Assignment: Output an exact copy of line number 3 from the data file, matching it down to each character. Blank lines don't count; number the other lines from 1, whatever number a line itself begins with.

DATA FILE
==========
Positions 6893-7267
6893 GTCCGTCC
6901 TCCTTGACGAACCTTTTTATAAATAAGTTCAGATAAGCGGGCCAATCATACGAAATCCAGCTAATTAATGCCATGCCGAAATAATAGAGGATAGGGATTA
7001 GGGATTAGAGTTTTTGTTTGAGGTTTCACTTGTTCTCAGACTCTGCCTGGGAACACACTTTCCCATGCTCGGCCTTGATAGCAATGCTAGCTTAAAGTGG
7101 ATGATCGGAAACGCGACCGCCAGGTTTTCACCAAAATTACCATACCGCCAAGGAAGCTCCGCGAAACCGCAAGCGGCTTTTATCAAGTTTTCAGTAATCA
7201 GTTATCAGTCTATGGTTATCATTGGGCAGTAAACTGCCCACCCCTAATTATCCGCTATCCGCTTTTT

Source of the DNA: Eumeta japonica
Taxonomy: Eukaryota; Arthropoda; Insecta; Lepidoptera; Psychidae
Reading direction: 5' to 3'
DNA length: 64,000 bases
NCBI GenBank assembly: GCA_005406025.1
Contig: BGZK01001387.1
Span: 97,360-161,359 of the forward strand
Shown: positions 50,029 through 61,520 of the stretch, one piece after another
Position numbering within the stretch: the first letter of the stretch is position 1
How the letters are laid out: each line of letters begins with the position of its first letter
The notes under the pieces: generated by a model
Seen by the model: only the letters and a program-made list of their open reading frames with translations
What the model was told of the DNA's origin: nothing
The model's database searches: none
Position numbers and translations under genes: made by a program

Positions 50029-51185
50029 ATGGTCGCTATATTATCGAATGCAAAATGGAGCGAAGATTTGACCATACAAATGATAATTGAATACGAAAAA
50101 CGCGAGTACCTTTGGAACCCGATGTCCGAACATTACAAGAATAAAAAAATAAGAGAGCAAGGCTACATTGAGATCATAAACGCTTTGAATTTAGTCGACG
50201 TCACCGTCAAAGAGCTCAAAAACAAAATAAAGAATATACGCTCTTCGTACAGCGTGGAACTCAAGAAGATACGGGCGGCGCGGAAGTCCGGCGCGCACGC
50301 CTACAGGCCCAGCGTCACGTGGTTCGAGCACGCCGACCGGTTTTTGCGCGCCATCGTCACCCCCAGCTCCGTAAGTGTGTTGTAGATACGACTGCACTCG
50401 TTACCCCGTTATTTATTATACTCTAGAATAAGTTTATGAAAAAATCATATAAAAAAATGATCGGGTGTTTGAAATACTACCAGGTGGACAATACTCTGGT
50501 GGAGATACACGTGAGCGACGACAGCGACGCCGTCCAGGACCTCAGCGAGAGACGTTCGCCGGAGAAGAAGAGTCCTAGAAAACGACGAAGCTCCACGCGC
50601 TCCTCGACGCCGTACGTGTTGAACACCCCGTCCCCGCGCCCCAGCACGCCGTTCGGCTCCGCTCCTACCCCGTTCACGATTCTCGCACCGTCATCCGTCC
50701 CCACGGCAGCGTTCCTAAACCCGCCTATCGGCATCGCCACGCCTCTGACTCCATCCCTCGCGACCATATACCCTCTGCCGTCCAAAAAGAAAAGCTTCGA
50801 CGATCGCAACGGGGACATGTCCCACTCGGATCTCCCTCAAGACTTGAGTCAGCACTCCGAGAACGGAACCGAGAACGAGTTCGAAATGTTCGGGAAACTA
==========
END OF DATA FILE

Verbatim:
6901 TCCTTGACGAACCTTTTTATAAATAAGTTCAGATAAGCGGGCCAATCATACGAAATCCAGCTAATTAATGCCATGCCGAAATAATAGAGGATAGGGATTA